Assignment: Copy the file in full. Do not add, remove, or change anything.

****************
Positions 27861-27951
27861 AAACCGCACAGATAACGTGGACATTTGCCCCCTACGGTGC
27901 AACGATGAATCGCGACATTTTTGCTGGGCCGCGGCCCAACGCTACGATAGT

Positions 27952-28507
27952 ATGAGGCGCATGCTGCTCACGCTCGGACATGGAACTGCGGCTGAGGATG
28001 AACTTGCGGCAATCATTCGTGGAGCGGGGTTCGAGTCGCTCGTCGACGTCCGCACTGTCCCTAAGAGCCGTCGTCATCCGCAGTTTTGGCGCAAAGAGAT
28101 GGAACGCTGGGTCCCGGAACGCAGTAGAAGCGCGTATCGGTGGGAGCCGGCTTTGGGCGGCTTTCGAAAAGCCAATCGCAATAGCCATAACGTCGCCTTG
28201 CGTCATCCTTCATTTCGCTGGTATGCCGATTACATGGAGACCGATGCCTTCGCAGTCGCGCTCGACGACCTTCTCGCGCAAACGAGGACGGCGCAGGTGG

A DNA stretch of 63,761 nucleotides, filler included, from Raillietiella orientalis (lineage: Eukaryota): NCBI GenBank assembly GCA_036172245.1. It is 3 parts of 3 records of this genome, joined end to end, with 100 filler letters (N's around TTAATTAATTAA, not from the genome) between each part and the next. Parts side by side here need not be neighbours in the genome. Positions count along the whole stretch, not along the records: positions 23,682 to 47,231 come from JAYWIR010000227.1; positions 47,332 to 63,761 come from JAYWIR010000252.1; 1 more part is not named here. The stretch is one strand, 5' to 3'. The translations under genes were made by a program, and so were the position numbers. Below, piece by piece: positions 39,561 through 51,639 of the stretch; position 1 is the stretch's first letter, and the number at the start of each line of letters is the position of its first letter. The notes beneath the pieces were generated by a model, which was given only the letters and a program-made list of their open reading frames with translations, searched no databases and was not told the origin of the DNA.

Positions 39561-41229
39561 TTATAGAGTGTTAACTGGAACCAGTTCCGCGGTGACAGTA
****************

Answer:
Positions 27861-27951
27861 AAACCGCACAGATAACGTGGACATTTGCCCCCTACGGTGC
27901 AACGATGAATCGCGACATTTTTGCTGGGCCGCGGCCCAACGCTACGATAGT

Positions 27952-28507
27952 ATGAGGCGCATGCTGCTCACGCTCGGACATGGAACTGCGGCTGAGGATG
28001 AACTTGCGGCAATCATTCGTGGAGCGGGGTTCGAGTCGCTCGTCGACGTCCGCACTGTCCCTAAGAGCCGTCGTCATCCGCAGTTTTGGCGCAAAGAGAT
28101 GGAACGCTGGGTCCCGGAACGCAGTAGAAGCGCGTATCGGTGGGAGCCGGCTTTGGGCGGCTTTCGAAAAGCCAATCGCAATAGCCATAACGTCGCCTTG
28201 CGTCATCCTTCATTTCGCTGGTATGCCGATTACATGGAGACCGATGCCTTCGCAGTCGCGCTCGACGACCTTCTCGCGCAAACGAGGACGGCGCAGGTGG

A DNA stretch of 63,761 nucleotides, filler included, from Raillietiella orientalis (lineage: Eukaryota): NCBI GenBank assembly GCA_036172245.1. It is 3 parts of 3 records of this genome, joined end to end, with 100 filler letters (N's around TTAATTAATTAA, not from the genome) between each part and the next. Parts side by side here need not be neighbours in the genome. Positions count along the whole stretch, not along the records: positions 23,682 to 47,231 come from JAYWIR010000227.1; positions 47,332 to 63,761 come from JAYWIR010000252.1; 1 more part is not named here. The stretch is one strand, 5' to 3'. The translations under genes were made by a program, and so were the position numbers. Below, piece by piece: positions 39,561 through 51,639 of the stretch; position 1 is the stretch's first letter, and the number at the start of each line of letters is the position of its first letter. The notes beneath the pieces were generated by a model, which was given only the letters and a program-made list of their open reading frames with translations, searched no databases and was not told the origin of the DNA.

Positions 39561-41229
39561 TTATAGAGTGTTAACTGGAACCAGTTCCGCGGTGACAGTA